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Tuesday, March 24

The Grieving Process & Finishing Your Novel

By Bonnie Randall

Part of The Writer's Life Series 


JH: Writing a novel is a commitment, and when that "relationship" ends, it can be traumatic. Bonnie Randall shares tips and thoughts on dealing with novel grief. 

Truman Capote said “Finishing a book is just like you took your child out into the back yard and shot it.”

Writing a novel is a full-time immersion into an alternate reality within which we live for extensive stretches of time—creating characters who, by our own intense efforts, are as three-dimensional as any flesh and blood person we’ve ever encountered, and settings as vivid as any locale we’ve ever been to.

Naturally, then, we form relationships with the acutely real people and places we create.

Equally naturally, we grieve when those relationships are severed when the last chapter of the book is penned and the story we have also been an invisible—yet orchestral—character in, is finished.

This is a natural process. Grief occurs whenever any loving relationship ends, and it will follow its requisite 5 Stages. As in:

1. Shock


This is the bittersweet stage that happens after you’ve finally pared your project down, edited it multiple times, had it proofed, and it is polished enough to be formatted. Your elation at having conquered such a monumental quest is simultaneously met by a feeling not unlike the kid who, on the first day of summer vacation, still feels like they should be in school. “I should be writing my novel right now,” you think, in those momentary memory lapses when you forget that your project is finished, and that there’s nothing left to write.

Suggestion: Sit in that feeling. Accept and acknowledge the ambivalence of reveling in a job well done with the bereft state of “What do I do now?” You will then move on to

2. Denial


This is where all the doubts start to leak in. You wonder if maybe your novel is not as done as you think. You second guess certain scenes. Certain sentences. Certain words.

Suggestion: Resist the temptation to crawl back into that world. It is finished, and you aren’t considering making changes because you truly think they will serve your story. You’re considering them because they give you an excuse to re-enter that world you love and now miss. As my wise editor once told me: “You can edit any project into infinity. But then when will you write your next story?”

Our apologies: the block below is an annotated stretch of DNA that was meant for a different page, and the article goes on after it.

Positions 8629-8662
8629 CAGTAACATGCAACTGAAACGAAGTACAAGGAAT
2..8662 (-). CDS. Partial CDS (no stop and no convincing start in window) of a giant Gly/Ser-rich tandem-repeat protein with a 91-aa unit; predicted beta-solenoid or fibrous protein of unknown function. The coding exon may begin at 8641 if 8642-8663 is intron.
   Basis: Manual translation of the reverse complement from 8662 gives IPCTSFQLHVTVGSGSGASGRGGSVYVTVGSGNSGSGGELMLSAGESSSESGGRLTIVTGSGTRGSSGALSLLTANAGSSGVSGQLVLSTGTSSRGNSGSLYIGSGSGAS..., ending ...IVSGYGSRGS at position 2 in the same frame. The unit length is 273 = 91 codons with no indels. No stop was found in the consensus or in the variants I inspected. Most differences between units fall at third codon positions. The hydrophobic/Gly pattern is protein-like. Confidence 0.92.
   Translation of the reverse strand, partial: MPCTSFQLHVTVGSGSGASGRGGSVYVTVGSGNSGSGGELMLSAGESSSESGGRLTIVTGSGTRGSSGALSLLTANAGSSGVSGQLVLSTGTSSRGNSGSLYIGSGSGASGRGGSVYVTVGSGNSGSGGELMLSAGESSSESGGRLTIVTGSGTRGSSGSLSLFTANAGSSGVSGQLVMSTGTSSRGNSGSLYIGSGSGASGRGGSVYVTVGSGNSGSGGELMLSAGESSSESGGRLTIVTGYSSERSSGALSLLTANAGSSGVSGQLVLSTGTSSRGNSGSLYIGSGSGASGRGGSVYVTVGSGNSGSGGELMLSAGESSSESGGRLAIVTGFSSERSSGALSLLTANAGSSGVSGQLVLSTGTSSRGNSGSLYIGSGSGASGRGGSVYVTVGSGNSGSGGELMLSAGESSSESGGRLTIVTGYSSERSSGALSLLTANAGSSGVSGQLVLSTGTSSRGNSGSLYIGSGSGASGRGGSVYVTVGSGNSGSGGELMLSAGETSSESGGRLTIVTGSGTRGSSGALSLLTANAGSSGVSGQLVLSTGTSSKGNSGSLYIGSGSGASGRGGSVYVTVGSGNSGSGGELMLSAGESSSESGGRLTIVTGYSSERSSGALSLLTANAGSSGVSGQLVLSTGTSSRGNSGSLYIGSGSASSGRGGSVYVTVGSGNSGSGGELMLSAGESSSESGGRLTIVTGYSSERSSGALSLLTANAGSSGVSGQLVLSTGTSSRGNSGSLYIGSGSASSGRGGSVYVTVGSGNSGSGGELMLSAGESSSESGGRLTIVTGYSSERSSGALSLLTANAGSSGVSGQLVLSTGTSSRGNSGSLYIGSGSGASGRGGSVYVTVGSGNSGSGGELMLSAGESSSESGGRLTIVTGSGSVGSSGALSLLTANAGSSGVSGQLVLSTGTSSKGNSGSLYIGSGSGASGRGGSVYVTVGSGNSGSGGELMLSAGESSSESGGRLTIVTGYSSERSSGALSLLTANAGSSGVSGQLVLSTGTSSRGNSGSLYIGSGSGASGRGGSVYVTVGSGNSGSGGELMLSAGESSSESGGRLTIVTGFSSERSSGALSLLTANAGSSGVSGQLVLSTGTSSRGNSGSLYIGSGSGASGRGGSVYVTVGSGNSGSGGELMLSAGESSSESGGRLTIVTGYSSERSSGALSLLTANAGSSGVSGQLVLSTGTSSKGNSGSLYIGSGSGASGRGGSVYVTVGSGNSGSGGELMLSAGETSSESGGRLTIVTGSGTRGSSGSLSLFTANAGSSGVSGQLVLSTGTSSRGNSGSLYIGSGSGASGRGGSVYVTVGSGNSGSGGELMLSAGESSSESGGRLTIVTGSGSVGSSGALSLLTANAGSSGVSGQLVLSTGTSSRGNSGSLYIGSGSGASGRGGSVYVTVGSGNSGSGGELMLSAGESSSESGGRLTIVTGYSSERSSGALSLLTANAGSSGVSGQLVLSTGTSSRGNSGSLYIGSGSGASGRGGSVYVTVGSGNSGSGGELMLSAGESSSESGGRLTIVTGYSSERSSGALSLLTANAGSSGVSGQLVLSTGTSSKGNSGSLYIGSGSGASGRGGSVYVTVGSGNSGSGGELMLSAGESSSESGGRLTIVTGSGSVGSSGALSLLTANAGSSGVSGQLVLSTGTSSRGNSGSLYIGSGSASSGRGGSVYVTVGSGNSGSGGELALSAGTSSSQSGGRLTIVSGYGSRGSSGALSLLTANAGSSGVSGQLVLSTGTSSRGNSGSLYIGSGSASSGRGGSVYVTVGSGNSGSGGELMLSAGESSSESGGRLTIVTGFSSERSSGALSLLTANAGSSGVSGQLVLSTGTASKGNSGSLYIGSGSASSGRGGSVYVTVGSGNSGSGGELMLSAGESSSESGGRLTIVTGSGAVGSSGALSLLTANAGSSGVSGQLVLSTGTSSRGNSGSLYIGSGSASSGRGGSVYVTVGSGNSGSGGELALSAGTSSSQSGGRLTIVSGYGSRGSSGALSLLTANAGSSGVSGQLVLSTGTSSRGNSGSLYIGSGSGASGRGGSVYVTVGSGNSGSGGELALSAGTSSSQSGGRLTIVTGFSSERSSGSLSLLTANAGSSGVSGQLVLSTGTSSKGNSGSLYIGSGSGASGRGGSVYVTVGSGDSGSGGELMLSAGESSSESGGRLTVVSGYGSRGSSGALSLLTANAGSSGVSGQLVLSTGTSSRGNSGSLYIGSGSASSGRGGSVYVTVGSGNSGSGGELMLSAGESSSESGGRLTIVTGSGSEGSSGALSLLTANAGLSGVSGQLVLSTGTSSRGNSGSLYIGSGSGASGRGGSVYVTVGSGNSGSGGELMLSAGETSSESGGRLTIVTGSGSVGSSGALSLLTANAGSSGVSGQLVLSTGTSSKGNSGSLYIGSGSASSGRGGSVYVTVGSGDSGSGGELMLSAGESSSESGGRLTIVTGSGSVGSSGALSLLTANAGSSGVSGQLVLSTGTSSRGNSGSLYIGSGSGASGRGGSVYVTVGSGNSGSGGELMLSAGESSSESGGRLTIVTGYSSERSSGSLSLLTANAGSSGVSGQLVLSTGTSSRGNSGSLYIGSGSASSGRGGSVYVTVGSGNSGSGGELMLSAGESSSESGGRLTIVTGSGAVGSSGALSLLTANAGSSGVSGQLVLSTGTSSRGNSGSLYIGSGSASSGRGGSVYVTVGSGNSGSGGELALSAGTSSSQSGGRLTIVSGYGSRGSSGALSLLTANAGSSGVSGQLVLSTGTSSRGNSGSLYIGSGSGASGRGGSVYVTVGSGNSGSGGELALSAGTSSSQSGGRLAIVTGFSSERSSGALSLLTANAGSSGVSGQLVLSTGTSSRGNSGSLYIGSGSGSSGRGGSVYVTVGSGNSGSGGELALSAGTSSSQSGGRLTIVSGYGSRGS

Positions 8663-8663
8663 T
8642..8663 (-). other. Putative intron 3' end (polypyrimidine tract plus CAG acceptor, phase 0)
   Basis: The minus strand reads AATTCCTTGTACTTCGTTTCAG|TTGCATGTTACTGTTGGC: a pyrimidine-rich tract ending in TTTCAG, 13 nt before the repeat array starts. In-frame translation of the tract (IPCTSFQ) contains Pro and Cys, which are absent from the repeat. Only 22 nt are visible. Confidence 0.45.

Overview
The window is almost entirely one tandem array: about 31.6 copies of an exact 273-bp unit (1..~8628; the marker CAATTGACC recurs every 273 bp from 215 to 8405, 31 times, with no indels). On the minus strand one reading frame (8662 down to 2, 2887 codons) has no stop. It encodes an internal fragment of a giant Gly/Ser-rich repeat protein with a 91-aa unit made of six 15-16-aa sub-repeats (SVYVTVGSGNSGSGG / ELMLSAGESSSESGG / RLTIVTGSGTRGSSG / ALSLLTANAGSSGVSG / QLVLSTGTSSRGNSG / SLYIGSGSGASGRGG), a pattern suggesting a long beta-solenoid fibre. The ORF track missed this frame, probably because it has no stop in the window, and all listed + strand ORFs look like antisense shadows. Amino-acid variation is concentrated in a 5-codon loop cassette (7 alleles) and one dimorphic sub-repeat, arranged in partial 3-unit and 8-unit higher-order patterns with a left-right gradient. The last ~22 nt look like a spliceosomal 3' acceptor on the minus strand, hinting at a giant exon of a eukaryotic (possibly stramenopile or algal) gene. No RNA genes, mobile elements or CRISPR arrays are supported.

(Here'e more on When Should You Stop Revising?)

3. Anger


This will manifest as frustration as you just cannot seem to dial into your next project. You’re not connecting with the characters. Your enthusiasm has waned. You’re still stuck in your ‘old world’. You might even be attributing traits of your old characters onto your new ones, confusing yourself and not allowing your new characters to have their own, distinct voice.

Suggestion: Step back. Read a book, or many books, by another author, and perhaps even outside of your preferred genre. Engage in another creative pursuit (not writing) that will keep your right brain engaged. Be patient. You will know when your new story awakens, because it is already within you. Let it happen to you, not the reverse.

4. Bargaining


I’ve been known to mash a cameo appearance of a character from my old novel into a new WIP…only to edit it out later because it was only ever there due to how I just could not disconnect from that particular person.

Suggestion: This one can work for or against you, because sometimes those cameos hit a home run with readers who, like you, are in love with your previous characters and are thrilled to see them again. 

Therefore, if the cameo you’ve crafted serves your latest plot? Keep it! Readers will love the Easter Egg and the nod to your previous piece of work. Moreover, if you are determined to keep writing about your ‘retired’ character, then why not hang a few short stories onto your author website, or attach to your Patreon? Better yet, consider creating a series—so long as you have fresh goals, stakes, and plots there is absolutely no reason why this cannot be an option.